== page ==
Developers and investors within the residential development sector remain bullish despite the challenges faced by states across the GCC. Affordable housing tops the bill as residential and infrastructure projects improve quality of life.While developers appear confident that the residential real estate market will rebound following a general recovery in oil prices, supply still outstrips demand, according to the Industry Top Trends 2019 report by S&P Global Ratings. The report stated that supply has continued to grow at a faster rate than demand, and that Dubai sale prices have dropped by an estimated 12-14% in the last year. Significant developments are expected to be delivered in the next 2-3 years reducing the potential for price growth; however, increased interest surrounding the 2020 Expo could well drive prices higher.
The UAE has lifted the limit on lending to the real estate sector, abolishing a law that limited lending to 20% of the banks’ total deposits. It is hoped that this will boost development across the board, though a new cap is believed to be in the works, with banks currently liaising with the government over the definitions of what constitutes a real estate loan. In addition, banks are considering whether to lobby the government to relax mortgage lending rules in order to stimulate the residential market.
The Saudi construction market appears to be fairly stable at present with overall construction contracts through to March 31 2019 expected to be $89.4bn, the highest among all GCC countries. Going forward, the large scale infrastructure projects that are part of Vision 2030 are set to bolster the residential sector with the development of mixed-use compounds such as Neom, The Red Sea Project, The Qiddiya Entertainment City and Maritime City being of particular interest. In addition, the Kingdom has agreed to plans to build nearly 20,000 residential units aimed at beneficiaries of its Sekani scheme. Under this program, a total of 19,359 housing units will be set up in Riyadh, Jeddah, Buraidah and Al Khobar.
Kuwait’s residential sector appears strong with substantial prospects for the future. A series of new residential cities are in the pipeline, along with a railway system and a new airport. As these initiatives are set to bolster the state’s economy and attract new business, the residential prospects look promising.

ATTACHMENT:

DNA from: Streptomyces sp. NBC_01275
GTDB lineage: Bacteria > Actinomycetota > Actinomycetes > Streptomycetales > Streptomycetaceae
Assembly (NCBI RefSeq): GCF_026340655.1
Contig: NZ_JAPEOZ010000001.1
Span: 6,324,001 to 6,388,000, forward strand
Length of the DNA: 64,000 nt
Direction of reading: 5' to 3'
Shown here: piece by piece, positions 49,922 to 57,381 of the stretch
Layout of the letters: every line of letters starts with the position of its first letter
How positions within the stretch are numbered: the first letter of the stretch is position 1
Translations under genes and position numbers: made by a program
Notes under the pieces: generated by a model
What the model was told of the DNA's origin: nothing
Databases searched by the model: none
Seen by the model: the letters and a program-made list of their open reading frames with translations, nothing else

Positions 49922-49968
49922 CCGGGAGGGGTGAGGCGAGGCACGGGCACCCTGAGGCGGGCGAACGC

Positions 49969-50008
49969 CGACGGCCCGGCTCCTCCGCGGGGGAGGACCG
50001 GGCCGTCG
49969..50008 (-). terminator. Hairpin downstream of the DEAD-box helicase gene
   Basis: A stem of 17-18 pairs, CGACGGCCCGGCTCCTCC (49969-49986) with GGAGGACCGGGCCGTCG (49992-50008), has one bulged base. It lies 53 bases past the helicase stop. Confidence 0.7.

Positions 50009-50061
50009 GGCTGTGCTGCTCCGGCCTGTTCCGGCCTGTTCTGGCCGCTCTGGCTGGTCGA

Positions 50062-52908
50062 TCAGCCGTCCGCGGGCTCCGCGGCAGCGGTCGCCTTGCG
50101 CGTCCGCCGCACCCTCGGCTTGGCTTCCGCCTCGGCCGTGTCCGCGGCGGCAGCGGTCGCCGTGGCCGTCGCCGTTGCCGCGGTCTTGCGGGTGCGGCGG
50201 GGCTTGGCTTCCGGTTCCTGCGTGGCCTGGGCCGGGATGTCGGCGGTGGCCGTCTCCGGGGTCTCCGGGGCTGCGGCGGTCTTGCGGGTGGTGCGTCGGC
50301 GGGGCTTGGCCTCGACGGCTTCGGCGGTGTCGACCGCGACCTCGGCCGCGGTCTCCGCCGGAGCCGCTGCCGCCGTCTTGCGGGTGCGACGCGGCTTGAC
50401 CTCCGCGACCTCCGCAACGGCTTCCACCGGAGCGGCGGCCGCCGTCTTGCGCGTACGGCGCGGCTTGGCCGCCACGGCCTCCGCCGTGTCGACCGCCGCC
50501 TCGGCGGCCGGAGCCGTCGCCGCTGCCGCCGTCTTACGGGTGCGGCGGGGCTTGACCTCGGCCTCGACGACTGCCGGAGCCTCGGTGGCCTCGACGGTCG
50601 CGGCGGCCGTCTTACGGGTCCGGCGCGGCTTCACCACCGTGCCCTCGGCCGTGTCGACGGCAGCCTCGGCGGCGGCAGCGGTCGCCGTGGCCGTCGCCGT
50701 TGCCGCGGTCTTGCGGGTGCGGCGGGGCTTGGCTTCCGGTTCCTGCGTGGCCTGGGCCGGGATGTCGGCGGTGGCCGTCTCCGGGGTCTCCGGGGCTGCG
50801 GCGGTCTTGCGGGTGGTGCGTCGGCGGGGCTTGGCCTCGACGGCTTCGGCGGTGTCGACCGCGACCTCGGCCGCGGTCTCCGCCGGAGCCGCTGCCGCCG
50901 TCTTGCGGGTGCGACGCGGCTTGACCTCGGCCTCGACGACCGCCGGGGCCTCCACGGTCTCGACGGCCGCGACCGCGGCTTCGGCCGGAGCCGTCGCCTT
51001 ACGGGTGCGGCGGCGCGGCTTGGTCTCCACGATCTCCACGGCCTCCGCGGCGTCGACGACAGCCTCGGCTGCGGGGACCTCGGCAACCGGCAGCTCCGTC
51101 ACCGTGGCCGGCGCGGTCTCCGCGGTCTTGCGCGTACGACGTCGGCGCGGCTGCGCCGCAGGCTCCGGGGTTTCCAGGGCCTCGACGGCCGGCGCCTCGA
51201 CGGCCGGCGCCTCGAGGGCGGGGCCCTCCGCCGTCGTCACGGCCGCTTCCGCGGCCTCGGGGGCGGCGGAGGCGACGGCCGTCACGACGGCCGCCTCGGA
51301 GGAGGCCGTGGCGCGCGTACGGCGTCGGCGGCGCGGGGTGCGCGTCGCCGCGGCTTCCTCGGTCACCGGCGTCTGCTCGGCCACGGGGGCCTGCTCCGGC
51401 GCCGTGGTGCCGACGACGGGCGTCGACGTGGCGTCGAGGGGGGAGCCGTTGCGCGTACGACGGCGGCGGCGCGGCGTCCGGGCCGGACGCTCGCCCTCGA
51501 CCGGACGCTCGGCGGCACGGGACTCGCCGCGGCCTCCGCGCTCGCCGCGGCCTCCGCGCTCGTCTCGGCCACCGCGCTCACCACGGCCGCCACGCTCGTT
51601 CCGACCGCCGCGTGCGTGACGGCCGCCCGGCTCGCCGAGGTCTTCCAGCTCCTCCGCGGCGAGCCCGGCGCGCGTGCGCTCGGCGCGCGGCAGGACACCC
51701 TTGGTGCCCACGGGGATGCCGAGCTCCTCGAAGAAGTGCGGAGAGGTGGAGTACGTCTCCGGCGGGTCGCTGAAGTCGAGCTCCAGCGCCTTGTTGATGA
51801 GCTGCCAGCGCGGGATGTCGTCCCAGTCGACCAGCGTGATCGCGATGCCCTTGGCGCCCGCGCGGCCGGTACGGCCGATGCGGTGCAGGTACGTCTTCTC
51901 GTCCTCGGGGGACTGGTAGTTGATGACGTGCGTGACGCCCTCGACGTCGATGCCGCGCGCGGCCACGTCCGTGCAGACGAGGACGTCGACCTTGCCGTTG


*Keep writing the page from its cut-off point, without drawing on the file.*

Reinforcing the theme of affordable housing, the government of Bahrain continues to focus on residential projects, a policy which is set to result in several new projects. However, the construction industry remains fragile, with a short project pipeline, and little to inspire confidence unless oil prices remain firm. According to Bahrain Economic Quarterly (BEQ), the country’s construction sector has expanded at an annual rate of 6.7% in Q1 2018 when compared to the 1.8% growth in all of 2017.
Oman too has affordable housing plans in the works with with 1,000 homes being built for Omani nationals on limited salaries. According to a report by BMI Research, Oman is the fastest growing construction market in the Middle East bolstered by state-led diversification efforts, high income levels and relatively low labour costs. However, while that may be the case, the Sultanate’s real estate sector had dropped 20-25% over the last three years only now bottoming out and suggesting potential growth in the new year.
The GCC’s residential sector may not be without hurdles in the coming years, however, governments are pushing ahead with affordable housing initiatives, infrastructure projects and, in the case of the UAE, are reevaluating the issuance of loans. Alongside these efforts sit events such as the FIFA World Cup, Expo 2020 and the continuing Vision 2030, all of which will increase tourism and, potentially, workforce immigration into the region, which will in turn increase demand for residential projects. Certainly, at present, the overarching themes appear to be government-led affordable housing initiatives and infrastructure projects that aim to boost the economy as a whole and indirectly impact the residential sector. The potential for growth is present, though in the face of the current economic climate, governments, developers and financiers will have to work that much harder.